The wicked knight leapt suddenly upon him, cutting off the top of the crown which the unction of sacred chrism had dedicated to God. Next he received a second blow on the head, but still he stood firm and immovable. At the third blow he fell on his knees and elbows, offering himself a living sacrifice, and saying in a low voice, 'For the name of Jesus and the protection of the Church, I am ready to embrace death.' But the third knight inflicted a terrible wound as he lay prostrate. By this stroke, the crown of his head was separated from the head in such a way that the blood white with the brain, and the brain no less red from the blood, dyed the floor of the cathedral. The same clerk who had entered with the knights placed his foot on the neck of the holy priest and precious martyr, and, horrible to relate, scattered the brains and blood about the pavements, crying to the others, 'Let us away, knights; this fellow will arise no more.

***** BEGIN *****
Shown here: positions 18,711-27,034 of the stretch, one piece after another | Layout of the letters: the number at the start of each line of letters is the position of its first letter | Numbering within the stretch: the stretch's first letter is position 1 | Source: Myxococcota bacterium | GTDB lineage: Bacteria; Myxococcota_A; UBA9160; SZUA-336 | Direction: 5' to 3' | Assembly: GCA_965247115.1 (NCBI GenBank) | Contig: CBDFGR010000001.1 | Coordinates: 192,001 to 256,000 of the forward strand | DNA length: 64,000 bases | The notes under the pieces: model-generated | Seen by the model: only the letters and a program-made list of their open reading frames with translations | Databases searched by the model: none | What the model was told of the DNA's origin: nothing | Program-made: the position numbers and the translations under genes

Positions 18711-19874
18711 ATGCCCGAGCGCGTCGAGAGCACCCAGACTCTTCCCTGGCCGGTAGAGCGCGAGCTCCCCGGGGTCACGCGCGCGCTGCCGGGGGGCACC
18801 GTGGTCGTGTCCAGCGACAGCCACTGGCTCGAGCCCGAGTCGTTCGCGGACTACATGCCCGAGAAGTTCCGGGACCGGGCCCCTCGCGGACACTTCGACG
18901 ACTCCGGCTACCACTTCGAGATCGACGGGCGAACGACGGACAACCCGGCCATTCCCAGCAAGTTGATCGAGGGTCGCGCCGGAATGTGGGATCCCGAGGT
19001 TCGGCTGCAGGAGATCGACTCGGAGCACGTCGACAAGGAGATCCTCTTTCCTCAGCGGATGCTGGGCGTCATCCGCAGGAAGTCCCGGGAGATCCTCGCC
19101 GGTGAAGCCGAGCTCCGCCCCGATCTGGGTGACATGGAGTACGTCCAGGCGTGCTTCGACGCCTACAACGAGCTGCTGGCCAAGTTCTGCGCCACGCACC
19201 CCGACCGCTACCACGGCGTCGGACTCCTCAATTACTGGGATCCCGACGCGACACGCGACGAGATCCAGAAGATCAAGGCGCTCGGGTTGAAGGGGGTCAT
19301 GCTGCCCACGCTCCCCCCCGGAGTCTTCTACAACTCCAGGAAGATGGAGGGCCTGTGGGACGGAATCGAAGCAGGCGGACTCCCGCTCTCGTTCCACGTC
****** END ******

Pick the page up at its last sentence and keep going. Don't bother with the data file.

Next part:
Tom the Boon Companion of the King became thereafter known as Saint Thomas Becket**, a Martyr of the Faith, canonized by the Pope only four years after his death.

His memory was so strong in England that Henry VIII, who also wanted a lapdog Church, ordered his shrine destroyed and his bones scattered in the 1530s.

And ever since then, the phrase "Will Nobody Rid Me Of This Troublesome Priest" has been a code phrase, a call for murder.

That said: Can anybody read the headline of this article without a cold chill?
CYNTHIA TUCKER: GOP: Will no one rid us of this troublesome Palin?

There are no doubt those who think that this is too obscure a reference and that Cynthia Tucker doesn't know what she says. I say, nonsense. To assume that she doesn't know this famous tale is to engage in the soft bigotry of low expectations--I don't think she doesn't know this just because she's black. IOW, yes, I am sure that Cynthia Tucker and her editors and factcheckers know exactly what the phrase means and I hold her fully responsible for them if Sarah should come to harm.